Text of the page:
Thursday, May 7, 2009

Less could be more!

A reader asks:

Recently I’ve been allotted a new project (could be for the next one year or more) which requires me to report to a manager with much lesser experience than me in my field of work. I’ve more than 14 years of work experience and the manager has far lesser experience. I’m apprehensive about the whole thing. Is this common practice? I like the project that’s assigned to me and don’t want to lose it. Can I ask HR to help with this?

First, your situation is not a unique one. They have been others who have gone through the same path. Many a time people have even come out as better individuals than before! Really.

In your case, HR can help you. By making you realize that the manager has the required skills, expertise & most importantly enough maturity to manage a team which has people with more experience. They’ll also tell you that you have the required expertise to do wonders with work that’s assigned to you. Their explanations may sound boring. But you must know that HR isn’t the only department that takes decisions on making managers out of people. Yes, they are involved, but eventually they’ll need a buy-in from the to-be-the-manager’s boss as well as from senior management. So effectively there is a lot of thought behind making a person a manager. At least that’s the way it should be. Unless you are telling me otherwise.

Maybe this is a first time in 14 yrs of working that you are getting to experience this. Your apprehension is understandable. But there’s a shift that’s already happened within many companies where age or numbers of years of work experience doesn’t determine your move to the next level. There are usual suspects like - capability, dependability, expertise, leadership qualities, problem solving skills (includes conflict management) and maturity, which help determine a manager. Above all, humility is a big factor in deciding a manager.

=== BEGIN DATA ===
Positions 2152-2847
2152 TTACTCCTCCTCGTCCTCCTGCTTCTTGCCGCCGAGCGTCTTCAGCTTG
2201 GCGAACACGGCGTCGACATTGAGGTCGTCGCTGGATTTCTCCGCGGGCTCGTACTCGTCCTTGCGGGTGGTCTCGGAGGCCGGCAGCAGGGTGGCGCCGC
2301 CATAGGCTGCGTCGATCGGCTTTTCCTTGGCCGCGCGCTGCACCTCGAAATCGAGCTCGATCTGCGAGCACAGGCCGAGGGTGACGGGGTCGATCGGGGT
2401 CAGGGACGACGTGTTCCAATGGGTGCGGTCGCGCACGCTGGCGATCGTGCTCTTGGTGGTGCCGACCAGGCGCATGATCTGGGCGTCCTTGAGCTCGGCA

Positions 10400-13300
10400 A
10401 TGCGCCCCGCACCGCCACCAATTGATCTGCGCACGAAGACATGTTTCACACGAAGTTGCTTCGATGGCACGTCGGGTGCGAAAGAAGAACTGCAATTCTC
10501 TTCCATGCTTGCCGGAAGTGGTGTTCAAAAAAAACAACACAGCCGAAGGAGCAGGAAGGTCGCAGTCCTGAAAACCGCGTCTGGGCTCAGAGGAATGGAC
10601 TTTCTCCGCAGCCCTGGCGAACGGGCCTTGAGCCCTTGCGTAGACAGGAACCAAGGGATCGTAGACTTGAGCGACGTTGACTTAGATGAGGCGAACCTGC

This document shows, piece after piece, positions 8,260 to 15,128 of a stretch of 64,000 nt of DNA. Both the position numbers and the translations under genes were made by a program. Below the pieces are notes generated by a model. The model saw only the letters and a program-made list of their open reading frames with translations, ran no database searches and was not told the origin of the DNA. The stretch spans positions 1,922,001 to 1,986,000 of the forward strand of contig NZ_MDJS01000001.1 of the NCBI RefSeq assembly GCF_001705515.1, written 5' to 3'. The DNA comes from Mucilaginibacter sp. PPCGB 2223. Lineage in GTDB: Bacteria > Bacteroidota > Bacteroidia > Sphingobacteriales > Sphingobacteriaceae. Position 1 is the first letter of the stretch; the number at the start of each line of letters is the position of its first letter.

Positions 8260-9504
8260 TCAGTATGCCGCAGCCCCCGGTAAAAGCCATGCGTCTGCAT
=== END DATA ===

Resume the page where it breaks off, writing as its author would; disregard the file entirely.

You could make things better for yourself.

- Give yourself time. Being judgmental will only hurt your chances of creating conducive work environment. It’s quite possible that the manager is thinking about this too!

- Don’t take up the project with pre-conceived thoughts. Like trying the project for a week or two & then deciding next steps. Relationships at work need more time than a couple of weeks. Go with an open-mind and take it one day at a time.

- Give the manager a chance. Really. You never know more about a manager until you have worked with him. No matter what others say, the manager & you could get along like just fine.

- Please don’t play the comparison game. There are no ‘good’ or ‘bad’ managers. Only managers. Really. Your previous manager was excellent, but you may have worked with him for a longer period of time to get a balanced relationship.

It’s great that you like the project you have been assigned. You then have enough reasons to focus your energy on work & let the results speak. I suggest you take up the project and you'll definitely have few things to learn and share with this manager.

All the best!